History of Medicine
Early Medical Guides in New Spain
Medical care in New Spain (early Mexico) was heavily influenced by Catholic religious orders and missionaries during the Spanish colonization of the Americas beginning in 1492 and continuing into the 19th century. Caring for the sick was part of the Seven Corporal Works of Mercy (charitable acts of mercy for bodily needs) outlined in the Bible and carried out by priests and lay members of the church. Tending to the medical needs of the poor and underserved fell naturally into the hands of these religious missionaries as a part of their "works of mercy" and they became the main source of medical care for many indigenous peoples.
Members of the Jesuit and Augustinian religious orders ministered to people in remote regions of New Spain where access to formally trained doctors was rare or non-existent. In addition to tending to the spiritual needs of the people, priests and lay members of these religious orders tended to the people's medical needs. It is, therefore, not surprising that many of the first medical books in New Spain were written by religious missionaries and by doctors who joined the religious life later in their lives. Many of these medical guides were infused with words of faith and dedications to the Virgin Mary, in addition to details on diagnosing and treating illnesses.
The fusion of faith, religion, and medicine was inevitable. As religion and medicine were intertwined over hundreds of years as a result of medical treatment administered by priests of religious orders, the early medical guides written by them, and the merging of Catholic and indigenous religious traditions, it is not surprising that faith and healing played such an important role in everyday life.
Friar Augustin Farfán, a member of the Augustinian religious order, authored two important medical texts: Tratado Breve de Medicina, (A Brief Treatise on Medicine) published in 1579, and Tractado breve de anothomia y chirugia, y de algunas enfemedades (Brief Treatise on Anatomy and Surgery, and of some illnesses), published in 1592.
A Spanish doctor by profession, Pedro Garcia Farfán was admired as an excellent surgeon and served as a family doctor to King Philip II of Spain. By 1568, he had joined the Augustinian Order, became known as Augustin Farfán, and traveled to the new Spanish colony. Tratado Breve de Medicina was one of the earliest medical guides of New Spain and was instrumental in helping treat many new diseases that afflicted indigenous peoples as a result of the introduction of these illnesses by Spanish settlers.
Tratado Breve de Medicina consists of four parts and an alphabetical index of diseases. The first part discusses the ailments of the stomach. The second part deals with methods to cure wounds of the mouth, throat, eyes, and the treatment for the common cold. In addition, Farfán criticizes formally trained physicians referring to them as "matasanos" or "bad doctors". The third part focuses on blood ailments while part four deals with both simple and complex sores, wounds of the head, stomach ulcers, and bladder problems. An index of diseases is provided at the end of the book.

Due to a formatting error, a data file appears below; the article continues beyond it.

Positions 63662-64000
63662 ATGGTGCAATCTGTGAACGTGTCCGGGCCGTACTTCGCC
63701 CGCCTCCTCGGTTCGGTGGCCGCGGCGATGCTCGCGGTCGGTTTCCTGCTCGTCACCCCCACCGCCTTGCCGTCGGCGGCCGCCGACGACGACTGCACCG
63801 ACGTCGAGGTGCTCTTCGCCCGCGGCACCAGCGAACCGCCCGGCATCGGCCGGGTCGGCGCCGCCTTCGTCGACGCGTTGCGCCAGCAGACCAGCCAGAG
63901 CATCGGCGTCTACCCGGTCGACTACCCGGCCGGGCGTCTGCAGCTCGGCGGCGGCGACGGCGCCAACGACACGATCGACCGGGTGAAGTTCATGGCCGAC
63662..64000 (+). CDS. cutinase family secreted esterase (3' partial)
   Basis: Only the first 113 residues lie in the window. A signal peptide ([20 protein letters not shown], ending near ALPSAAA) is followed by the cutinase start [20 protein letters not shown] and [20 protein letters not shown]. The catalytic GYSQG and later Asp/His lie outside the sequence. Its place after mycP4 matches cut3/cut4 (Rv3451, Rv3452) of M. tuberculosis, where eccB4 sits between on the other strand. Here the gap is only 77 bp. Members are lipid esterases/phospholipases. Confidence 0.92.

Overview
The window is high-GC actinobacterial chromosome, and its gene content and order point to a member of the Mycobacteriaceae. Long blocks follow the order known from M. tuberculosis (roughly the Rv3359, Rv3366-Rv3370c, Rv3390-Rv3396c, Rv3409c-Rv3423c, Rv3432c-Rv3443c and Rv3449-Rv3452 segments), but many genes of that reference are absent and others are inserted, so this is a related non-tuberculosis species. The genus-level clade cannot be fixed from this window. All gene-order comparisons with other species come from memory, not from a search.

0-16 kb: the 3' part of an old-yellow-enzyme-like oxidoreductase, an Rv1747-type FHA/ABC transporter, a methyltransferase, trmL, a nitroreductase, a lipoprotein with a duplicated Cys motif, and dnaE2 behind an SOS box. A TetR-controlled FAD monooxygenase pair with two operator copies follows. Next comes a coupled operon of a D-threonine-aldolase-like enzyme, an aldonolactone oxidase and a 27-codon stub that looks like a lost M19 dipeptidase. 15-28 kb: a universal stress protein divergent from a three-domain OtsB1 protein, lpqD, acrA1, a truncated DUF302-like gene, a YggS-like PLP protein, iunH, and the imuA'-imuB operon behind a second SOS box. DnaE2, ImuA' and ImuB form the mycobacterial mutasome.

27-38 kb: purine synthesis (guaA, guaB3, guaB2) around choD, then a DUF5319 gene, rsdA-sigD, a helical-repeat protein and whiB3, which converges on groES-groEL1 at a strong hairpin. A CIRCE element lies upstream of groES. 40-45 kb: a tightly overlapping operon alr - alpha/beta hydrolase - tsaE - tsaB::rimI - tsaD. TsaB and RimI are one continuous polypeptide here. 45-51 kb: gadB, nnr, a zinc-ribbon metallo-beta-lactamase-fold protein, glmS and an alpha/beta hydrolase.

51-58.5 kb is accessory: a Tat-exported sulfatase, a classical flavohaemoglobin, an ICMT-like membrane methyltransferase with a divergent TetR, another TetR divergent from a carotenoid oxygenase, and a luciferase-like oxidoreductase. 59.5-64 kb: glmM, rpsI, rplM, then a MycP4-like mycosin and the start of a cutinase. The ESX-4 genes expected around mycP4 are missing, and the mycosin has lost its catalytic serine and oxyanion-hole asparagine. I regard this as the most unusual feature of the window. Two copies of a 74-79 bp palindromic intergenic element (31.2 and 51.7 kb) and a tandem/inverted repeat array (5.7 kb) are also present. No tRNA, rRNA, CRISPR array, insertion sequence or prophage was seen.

Tratado Breve de Medicina first introduced the therapeutic uses of cocoa to Europe.
One year before the publication of Friar Augustin Farfán's Tratado Breve de Medicina, another important medical book was published, Summa y Recopilación de Cirugía (Sum and Compilation of Surgery) by Alonzo Lopez de Hinojosos.
Alonzo Lopez de Hinojosos, a Spanish physician, came to Mexico in 1567, and later in his life joined the Jesuit religious order. He is believed to be the first surgeon in New Spain and his book, Summa y Recopilación de Cirugía, the first treatise of surgery on the American continent. Summa y Recopilación de Cirugía is a combination of traditional European and indigenous medicine and provides remedies for diseases as well as instruction on traditional treatments such as purging.
Juan de Esteynefer, a Jesuit clergy in New Spain, authored one of the most influential medical guides in Latin America. Born in Europe, Johannes Steinhöffer arrived in Mexico in the late 1690's, and became known as Juan de Esteynefer. As a Jesuit clergyman, Esteynefer served the indigenous peoples in northern Mexico. After seeing the lack of medical care available in these remote areas and recognizing the suffering of the people, Esteynefer was moved to create an instructional medical guide to assist other Jesuit clergy and missionaries in caring for the medical needs of these indigenous communities. As he states in the subtitle of his book, Florilegio Medicinal,
"Of all illnesses, drawn from various and classical authors, for the good of the poor, and for those who lack doctors, in particular for the remote provinces, where the missionaries of the Company of Jesus [Jesuits] administer."
Florilegio Medicinal, first published in 1712 (Mexico), combines European medical knowledge with knowledge of indigenous herbs and medicinals of Mexico and was written in an understandable and accessible language. It is composed of three books or sections: Medicine, Surgery, and Drugs.
"Libro Primero", the first book, is an anthology of medicine providing information on causes and symptoms of diseases and illnesses.
"Libro Segundo", the second book, is a "short epitome of medicine and surgery and the treatment of various tumors, wounds, ulcers, fractures, dislocation, bleeding, breathing, and leeches."
"Libro Tercero", the third and last book, is a catalog of drugs and how to compose and use them, including an alphabetically listing of drugs at the back of the book.
Florilegio Medicinal's popularity resulted in the reprinting of this medical guide four times during the 18th century and again in the 19th and 20th century. It was still being used as late as the 1970's by some folk healers in Mexico.